Heads-Up Stud Strategy



Heads-Up Stud Strategy:

Playing heads-up seven card stud poker is extremely difficult for new players so I'd advise you to play on a full ring table before you start playing heads-up for real money. No matter what poker game you're playing, heads-up poker is always more difficult to play, but seven card stud is much more difficult then your average poker game. There are a total of five betting rounds, which means that it can become extremely expensive to play stud poker heads-up.

When you start playing your opponent heads-up the 1st thing that you want to do is find out what type of player you're up against, which is done by betting the first few hands. You should make the bring in bet the first few hands, as you'll be able to find out what type of player you're up against. You'll be able to determine whether your opponent is tight, loose, passive, extremely aggressive or a mixture of any of the playing styles mentioned above.

Once you learn how your opponent plays the majority of hands you'll be able to expose their weaknesses. If your opponent 3-bets you a lot than you'll need to start playing a tighter selection of starting hands. If your opponent is passive and seems to call you down a lot to the showdown, you can expose this type of player by building up the pot when you've hit a big hand. You can also control the pot against this type of player by making a small bet when you want to see the next card for cheap.

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The majority of pots are going to be won by the aggressor in seven card stud since the majority of hands neither player will have much of a hand. You need to be willing to steal pots and play aggressive or your opponent will tear you into pieces if they know what they're doing. By stealing a lot of pots and playing fairly loose you'll also have a better chance of getting paid off when you actually hit a big hand since your opponent may think you're bluffing.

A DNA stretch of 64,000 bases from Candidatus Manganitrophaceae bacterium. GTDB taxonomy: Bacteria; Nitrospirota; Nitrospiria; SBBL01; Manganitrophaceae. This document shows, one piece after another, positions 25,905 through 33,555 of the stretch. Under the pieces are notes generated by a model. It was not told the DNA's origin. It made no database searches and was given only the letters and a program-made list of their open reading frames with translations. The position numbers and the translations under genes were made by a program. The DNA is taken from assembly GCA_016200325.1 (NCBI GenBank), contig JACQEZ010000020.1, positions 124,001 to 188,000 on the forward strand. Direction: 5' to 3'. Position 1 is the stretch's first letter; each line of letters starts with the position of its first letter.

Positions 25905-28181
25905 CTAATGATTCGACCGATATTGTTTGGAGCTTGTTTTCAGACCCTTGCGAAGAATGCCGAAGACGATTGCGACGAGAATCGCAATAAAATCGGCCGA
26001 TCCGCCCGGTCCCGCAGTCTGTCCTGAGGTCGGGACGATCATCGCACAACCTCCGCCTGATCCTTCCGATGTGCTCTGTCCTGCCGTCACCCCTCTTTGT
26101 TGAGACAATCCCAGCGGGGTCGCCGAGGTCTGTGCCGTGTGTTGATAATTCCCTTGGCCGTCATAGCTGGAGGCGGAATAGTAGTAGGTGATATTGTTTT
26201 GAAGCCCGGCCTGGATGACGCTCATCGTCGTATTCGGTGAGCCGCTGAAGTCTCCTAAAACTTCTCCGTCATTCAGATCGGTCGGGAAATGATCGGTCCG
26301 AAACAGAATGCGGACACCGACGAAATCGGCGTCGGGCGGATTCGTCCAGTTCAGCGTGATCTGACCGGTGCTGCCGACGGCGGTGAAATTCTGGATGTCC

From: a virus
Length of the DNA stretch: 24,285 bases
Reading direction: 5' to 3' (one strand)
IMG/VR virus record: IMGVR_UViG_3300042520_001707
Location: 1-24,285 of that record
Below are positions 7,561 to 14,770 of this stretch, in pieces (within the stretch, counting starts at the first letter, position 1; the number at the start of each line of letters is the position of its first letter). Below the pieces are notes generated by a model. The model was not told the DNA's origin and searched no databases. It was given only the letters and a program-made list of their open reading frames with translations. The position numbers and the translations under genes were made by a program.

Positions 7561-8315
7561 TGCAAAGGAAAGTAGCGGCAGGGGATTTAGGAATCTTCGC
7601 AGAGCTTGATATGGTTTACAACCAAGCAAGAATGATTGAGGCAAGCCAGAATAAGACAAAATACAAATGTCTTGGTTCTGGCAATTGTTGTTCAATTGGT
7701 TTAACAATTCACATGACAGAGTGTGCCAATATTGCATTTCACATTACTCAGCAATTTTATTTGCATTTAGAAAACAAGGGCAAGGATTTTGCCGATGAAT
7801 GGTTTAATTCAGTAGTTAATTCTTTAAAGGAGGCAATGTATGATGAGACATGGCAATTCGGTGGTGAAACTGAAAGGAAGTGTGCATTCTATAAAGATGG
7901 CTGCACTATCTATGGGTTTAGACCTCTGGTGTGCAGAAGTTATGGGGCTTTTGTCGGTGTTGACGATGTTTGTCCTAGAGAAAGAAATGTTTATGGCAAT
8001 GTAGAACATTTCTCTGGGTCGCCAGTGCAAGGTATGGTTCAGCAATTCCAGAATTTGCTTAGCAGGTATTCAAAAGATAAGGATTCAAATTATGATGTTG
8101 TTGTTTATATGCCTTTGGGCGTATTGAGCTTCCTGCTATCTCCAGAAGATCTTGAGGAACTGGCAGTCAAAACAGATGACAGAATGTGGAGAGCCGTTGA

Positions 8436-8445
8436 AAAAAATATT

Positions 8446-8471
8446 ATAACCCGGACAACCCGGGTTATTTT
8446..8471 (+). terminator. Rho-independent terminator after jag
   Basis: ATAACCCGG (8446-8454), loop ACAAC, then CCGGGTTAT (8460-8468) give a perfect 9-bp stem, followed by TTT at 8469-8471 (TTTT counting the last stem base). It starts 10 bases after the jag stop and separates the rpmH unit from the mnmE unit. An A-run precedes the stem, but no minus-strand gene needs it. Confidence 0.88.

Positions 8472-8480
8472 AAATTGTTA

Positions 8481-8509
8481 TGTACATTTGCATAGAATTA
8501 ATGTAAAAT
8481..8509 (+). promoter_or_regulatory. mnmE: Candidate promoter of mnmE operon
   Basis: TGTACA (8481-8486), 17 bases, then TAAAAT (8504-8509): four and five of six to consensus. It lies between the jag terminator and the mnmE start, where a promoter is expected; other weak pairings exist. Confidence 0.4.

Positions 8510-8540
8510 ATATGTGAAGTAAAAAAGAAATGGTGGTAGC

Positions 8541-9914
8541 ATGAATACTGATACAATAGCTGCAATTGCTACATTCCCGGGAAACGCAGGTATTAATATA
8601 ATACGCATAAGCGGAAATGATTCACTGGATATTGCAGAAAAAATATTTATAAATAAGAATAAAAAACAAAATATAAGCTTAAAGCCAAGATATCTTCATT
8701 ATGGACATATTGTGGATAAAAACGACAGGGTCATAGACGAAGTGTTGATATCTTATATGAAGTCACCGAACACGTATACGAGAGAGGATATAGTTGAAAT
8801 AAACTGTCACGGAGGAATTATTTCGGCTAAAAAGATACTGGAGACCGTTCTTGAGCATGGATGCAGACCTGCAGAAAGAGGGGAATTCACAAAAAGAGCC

A lot of hands in heads-up stud poker will be determined based on the face-up cards. Since players receive four cards face-up by the end of the hand, it's really easy to determine what type of draws your opponent has. If they don't have any real draws then you can most likely make a bet and take down the pot regardless of what you have. When you move from full ring table stud poker games to heads-up seven card stud poker, you need to throw most strategy out the window.

In a full ring table game you can play a lot tighter then you can in a heads-up game. A steady dose of stealing pots and also having the ability to fold hands when you're beat will ensure a profitable session. If you run into a bad beat you need to make sure you don't let it affect you over the next few hands. If you think you need a break make sure you take a break and calm down before joining another heads-up stud poker table.